Positives

The ale was exactly what I was looking for. Light, crisp, bubbly, low in alcohol, & overall in balance. With a couple weeks bottle-lagering in the fridge, it’ll pour crystal clear. It has the necessary banana, clove, & breadiness that I come to expect from a Hefe, & I love it. I would definitely brew it again.

Next Time

I might bump the gravity & alcohol a bit. I think, for some, it might come across a little too thin or lacking in flavor. Otherwise, the ale is solid. It really is, even with all the brewing antics :-)

Overall Preference

A poll on people's preference for the ale, updated regularly, based on a scale of 1-5 & organized by # of people for each rating.
I would buy this. I would buy more than one of this.
— C.F.

Recipe #002 - English Bitter

Recipe

Malt

90% Briess Brewer’s

10% Briess Extra Special

Hop Schedule

27.4 IBU East Kent Golding @ 60min

5.5 IBU East Kent Golding @ 20min

Yeast

Fermentis S-04

Process

Mash In @ 50C, 0min

Beta Rest @ 60C, 30min

Alpha Rest @ 70C, 30min

Mash Out @ 78C, 15min

Boil, 75min

Chill

Ferment @ 20C, 7 Days

OG: 11.5P — IBU: 32.9 — ABV: 4.8%

Aroma

Specific Aromas

Dark Toffee, Apricot, Dried Fig, Vanilla

Flavor

Specific Flavors

Dark Raisins, Apricot, Toffee, Wood

Impression

Light, Dry, Bitter

The Ale

I’m fascinated with English-Style Ales, particularly the bitters. I read & then dream on how their biscuity malt blend harmoniously with their English hops, their pull from a beer engine fill each pint with a dense, creamy head, & the cellar temperature opens the door for the aromatics & flavors to entertain the senses. Of course, I don’t have an English pub nearby, nor a brewery or bar that serves on a beer engine, so the best I can do is brew one at home & bottle condition for the most authentic ‘real ale’ experience.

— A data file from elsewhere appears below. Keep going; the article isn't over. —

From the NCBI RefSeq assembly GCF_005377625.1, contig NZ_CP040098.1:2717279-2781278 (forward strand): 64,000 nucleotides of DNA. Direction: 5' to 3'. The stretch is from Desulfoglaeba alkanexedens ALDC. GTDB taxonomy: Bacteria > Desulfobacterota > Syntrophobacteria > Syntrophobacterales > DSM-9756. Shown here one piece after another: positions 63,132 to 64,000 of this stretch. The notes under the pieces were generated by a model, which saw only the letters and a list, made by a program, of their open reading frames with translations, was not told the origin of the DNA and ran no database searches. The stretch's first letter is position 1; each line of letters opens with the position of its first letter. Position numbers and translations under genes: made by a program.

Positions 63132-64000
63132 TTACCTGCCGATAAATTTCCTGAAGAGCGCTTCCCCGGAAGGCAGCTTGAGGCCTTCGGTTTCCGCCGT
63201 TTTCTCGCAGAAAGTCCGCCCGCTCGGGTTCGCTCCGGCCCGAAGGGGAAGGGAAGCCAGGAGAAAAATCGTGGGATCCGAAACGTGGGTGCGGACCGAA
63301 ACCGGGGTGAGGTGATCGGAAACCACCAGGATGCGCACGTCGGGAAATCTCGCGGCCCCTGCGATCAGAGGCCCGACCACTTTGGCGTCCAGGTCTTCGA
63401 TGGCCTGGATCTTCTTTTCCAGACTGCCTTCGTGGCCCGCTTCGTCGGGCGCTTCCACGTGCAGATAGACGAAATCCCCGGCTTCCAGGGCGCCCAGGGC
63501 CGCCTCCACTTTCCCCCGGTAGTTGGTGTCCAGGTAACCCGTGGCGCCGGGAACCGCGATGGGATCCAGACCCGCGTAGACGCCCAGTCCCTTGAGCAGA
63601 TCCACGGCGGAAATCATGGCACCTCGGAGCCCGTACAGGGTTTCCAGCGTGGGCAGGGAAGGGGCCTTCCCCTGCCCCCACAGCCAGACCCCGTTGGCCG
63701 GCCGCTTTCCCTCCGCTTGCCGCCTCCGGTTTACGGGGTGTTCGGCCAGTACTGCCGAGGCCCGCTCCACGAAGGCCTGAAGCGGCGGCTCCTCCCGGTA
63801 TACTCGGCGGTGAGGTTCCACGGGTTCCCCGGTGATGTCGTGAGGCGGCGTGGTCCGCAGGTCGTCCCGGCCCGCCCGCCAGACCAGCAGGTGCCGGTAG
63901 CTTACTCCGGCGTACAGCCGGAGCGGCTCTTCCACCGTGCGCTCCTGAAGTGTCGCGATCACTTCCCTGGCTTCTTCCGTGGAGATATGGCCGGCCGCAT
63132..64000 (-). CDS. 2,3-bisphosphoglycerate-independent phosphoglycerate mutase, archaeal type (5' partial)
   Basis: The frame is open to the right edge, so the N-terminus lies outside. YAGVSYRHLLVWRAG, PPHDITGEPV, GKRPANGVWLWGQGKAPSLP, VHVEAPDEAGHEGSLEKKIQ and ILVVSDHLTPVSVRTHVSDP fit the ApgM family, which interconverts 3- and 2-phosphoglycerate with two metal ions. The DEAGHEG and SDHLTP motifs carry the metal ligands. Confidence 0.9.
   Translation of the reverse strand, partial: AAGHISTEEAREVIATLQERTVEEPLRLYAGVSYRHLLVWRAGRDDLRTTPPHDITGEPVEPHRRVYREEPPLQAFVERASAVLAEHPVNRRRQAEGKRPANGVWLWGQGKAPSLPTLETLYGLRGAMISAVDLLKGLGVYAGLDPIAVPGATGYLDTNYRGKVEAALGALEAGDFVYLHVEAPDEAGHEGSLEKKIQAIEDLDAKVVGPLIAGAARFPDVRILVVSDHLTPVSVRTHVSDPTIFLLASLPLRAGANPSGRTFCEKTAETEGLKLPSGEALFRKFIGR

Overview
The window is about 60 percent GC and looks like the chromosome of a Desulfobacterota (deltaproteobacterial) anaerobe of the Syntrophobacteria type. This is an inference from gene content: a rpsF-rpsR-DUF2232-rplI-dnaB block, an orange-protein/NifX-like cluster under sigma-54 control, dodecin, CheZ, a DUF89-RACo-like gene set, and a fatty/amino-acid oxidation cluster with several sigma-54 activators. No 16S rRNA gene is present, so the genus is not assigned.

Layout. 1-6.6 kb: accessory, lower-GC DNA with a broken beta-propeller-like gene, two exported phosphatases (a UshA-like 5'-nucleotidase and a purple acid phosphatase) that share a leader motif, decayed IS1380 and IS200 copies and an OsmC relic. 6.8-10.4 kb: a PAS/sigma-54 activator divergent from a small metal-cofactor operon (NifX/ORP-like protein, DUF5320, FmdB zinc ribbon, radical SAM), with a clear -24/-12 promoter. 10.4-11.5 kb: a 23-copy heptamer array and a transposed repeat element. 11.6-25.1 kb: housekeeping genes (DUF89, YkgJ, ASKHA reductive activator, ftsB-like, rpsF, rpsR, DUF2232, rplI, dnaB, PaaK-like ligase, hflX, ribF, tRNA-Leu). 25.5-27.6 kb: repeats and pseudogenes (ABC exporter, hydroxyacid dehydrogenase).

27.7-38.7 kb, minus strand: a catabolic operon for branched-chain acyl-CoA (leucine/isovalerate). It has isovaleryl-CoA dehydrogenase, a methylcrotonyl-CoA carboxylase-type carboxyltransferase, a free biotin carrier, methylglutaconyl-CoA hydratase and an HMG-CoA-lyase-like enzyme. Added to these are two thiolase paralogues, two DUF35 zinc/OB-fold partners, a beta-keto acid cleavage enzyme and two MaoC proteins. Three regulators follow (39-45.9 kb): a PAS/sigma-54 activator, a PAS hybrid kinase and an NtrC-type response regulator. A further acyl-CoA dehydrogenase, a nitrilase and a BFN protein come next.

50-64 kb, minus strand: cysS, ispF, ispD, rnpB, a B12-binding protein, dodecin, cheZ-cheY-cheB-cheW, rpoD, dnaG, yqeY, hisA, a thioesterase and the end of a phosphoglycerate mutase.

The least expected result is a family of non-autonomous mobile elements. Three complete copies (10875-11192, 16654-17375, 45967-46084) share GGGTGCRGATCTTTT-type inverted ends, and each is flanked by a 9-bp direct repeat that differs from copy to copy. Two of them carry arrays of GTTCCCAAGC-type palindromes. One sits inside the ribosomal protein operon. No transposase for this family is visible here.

With this particular ale, I dabbled with Briess’s Extra Special malt. Briess’ analysis states it creates aromas & flavors like prunes, wood, coffee, toast, & toasted marshmallow. After smelling & tasting the grain, I thought it would pair well with English hops & yeast. When I brewed, I implemented a step mash to dry the ale out, & bottle conditioned for 4-weeks before tasting.

The ale pours crystal clear thanks to S-04, with a medium off-white head & a beautiful amber copper color with cherry red hues when held to a light. It is one of the most striking beers I’ve ever home-brewed.

Positives

It. Is. Pretty. I’d rather look at it than drink it. Appearances aside, the specialty malt from Briess really stands out. Though I don’t get marshmallow, the English hops bring out the wood, prunes, & dark caramel flavors, creating a very ‘Earthy’ experience on the tongue. The ale is very drinkable, finishes dry, & (I think) compliments what English ales bring to brewing.

Next Time